JICA Program Officer James Niaseka said following the return of the 8 volunteers early this month, plans are in place to replace some of them by December.
“The names of the volunteers are yet to be released as well as where about they will be posted but it was confirmed that four of them will be here by December,” he said.
Niaseka said after arrival of the four volunteers, others would come later as arrangements are ongoing between the officials of the two countries.
Meanwhile, he said the recent completion and return of the 8 volunteers indicated the biggest number of volunteers ever participated at a given same time frame.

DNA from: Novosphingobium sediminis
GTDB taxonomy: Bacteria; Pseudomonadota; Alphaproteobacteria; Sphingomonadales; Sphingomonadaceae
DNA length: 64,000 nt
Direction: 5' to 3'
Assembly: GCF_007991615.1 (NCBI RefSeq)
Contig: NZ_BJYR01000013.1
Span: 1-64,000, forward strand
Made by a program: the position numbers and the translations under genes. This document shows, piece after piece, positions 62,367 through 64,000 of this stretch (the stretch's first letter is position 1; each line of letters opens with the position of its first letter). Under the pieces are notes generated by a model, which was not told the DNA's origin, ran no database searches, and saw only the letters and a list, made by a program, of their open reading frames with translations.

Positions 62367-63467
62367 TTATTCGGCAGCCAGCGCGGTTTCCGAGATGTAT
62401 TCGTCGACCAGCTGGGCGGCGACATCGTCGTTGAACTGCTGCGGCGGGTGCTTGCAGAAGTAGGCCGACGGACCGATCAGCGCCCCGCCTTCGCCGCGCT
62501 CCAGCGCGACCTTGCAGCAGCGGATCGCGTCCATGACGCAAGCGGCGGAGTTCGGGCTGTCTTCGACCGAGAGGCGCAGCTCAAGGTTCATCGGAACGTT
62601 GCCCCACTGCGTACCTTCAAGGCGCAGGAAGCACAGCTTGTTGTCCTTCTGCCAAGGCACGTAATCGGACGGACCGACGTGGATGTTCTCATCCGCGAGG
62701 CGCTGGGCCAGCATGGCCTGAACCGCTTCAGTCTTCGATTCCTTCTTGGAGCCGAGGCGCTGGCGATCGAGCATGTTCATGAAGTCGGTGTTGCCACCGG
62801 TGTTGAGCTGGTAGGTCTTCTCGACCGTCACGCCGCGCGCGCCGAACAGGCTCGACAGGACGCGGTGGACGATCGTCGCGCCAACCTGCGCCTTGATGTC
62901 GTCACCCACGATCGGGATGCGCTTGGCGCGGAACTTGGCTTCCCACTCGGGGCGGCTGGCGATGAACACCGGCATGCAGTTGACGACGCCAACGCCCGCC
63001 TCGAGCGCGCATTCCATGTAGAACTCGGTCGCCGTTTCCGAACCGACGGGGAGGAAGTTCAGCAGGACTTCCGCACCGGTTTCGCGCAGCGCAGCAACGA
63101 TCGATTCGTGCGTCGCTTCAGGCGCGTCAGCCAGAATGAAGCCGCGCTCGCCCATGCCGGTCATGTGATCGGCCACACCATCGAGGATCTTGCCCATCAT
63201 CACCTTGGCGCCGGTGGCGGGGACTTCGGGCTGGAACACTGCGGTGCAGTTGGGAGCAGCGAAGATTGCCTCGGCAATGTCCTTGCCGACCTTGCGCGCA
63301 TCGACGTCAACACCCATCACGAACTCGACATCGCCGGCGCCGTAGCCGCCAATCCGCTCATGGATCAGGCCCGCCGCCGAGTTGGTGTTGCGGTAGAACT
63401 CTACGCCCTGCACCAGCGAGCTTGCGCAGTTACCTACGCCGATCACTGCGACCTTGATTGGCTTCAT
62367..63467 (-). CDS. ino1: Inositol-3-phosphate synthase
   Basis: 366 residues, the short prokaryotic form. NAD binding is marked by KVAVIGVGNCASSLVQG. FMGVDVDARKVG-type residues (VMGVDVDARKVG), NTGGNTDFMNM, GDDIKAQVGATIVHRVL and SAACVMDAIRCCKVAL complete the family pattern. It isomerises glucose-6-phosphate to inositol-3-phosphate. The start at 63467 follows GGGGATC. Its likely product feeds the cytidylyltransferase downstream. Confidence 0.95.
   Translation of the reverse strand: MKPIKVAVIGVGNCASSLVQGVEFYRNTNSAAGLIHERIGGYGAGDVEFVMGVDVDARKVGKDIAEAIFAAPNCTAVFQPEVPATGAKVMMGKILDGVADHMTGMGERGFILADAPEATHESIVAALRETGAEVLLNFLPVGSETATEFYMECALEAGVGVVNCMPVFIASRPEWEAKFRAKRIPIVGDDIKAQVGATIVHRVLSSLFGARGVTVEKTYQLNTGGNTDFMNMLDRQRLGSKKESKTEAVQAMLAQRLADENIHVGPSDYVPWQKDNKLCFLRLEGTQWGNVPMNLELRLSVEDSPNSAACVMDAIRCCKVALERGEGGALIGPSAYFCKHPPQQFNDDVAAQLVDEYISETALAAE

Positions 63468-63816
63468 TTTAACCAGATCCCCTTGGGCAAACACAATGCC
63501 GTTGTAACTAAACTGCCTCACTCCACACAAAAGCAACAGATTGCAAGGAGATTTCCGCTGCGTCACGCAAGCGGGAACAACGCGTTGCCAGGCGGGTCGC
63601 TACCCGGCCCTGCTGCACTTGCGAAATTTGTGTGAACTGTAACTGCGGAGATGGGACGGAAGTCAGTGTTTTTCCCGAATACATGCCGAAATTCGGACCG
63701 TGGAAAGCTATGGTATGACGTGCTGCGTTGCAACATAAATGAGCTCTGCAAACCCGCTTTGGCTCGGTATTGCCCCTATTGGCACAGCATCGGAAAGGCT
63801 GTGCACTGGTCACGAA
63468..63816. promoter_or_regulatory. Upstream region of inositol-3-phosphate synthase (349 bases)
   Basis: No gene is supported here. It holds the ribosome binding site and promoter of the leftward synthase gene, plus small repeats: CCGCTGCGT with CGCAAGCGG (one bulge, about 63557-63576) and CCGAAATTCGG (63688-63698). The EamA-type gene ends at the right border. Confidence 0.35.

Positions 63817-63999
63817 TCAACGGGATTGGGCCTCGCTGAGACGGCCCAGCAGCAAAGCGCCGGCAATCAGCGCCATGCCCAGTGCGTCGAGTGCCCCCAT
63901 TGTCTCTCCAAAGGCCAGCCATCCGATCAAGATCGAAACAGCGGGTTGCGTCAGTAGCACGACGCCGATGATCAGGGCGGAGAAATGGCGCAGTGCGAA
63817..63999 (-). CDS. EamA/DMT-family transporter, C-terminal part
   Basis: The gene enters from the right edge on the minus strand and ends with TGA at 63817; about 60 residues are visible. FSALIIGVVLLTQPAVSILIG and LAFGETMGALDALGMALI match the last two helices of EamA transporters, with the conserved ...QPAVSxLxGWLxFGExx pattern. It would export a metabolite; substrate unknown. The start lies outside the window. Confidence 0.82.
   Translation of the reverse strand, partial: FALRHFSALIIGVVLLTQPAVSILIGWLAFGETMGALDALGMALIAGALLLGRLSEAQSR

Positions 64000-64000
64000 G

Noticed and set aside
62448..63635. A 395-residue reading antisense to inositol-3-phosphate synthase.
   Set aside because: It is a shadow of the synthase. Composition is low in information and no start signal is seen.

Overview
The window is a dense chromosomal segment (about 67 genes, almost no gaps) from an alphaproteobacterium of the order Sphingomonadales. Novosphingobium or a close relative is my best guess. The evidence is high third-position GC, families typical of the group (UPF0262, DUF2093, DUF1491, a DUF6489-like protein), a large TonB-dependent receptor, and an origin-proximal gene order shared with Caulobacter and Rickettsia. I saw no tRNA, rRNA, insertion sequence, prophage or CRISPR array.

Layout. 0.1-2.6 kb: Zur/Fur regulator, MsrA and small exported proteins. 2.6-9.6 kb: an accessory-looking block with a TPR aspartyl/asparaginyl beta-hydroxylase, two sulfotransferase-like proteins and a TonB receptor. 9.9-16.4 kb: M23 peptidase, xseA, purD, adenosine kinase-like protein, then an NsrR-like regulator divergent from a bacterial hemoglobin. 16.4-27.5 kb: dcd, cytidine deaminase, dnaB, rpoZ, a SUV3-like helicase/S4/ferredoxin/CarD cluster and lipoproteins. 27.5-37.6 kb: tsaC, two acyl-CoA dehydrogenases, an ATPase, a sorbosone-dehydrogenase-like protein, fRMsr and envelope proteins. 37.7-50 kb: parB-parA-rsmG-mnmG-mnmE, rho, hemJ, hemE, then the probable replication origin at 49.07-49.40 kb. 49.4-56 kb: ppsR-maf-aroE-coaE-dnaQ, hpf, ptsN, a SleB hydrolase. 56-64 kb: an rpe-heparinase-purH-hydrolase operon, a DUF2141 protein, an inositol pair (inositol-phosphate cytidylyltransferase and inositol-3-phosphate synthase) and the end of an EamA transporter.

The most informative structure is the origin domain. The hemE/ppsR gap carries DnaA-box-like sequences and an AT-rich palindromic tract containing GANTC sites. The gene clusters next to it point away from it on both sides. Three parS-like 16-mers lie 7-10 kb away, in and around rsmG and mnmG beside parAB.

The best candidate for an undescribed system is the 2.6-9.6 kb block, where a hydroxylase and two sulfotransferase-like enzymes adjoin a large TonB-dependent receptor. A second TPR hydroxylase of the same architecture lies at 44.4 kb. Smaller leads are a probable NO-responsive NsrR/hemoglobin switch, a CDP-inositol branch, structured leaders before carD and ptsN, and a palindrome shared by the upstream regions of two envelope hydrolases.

“From the feedback we had, the program was really an encouraging one for both the Japanese and the rural Solomon Islanders in terms of the exchange of experience they have with the local people and how they share their knowledge and culture together,” he said.
Niaseka said currently, the number of environment education volunteers in Japan is increasing and that any ministries or organisations who are interested should contact the JICA office to make an official request.
By IAN M.KAUKUI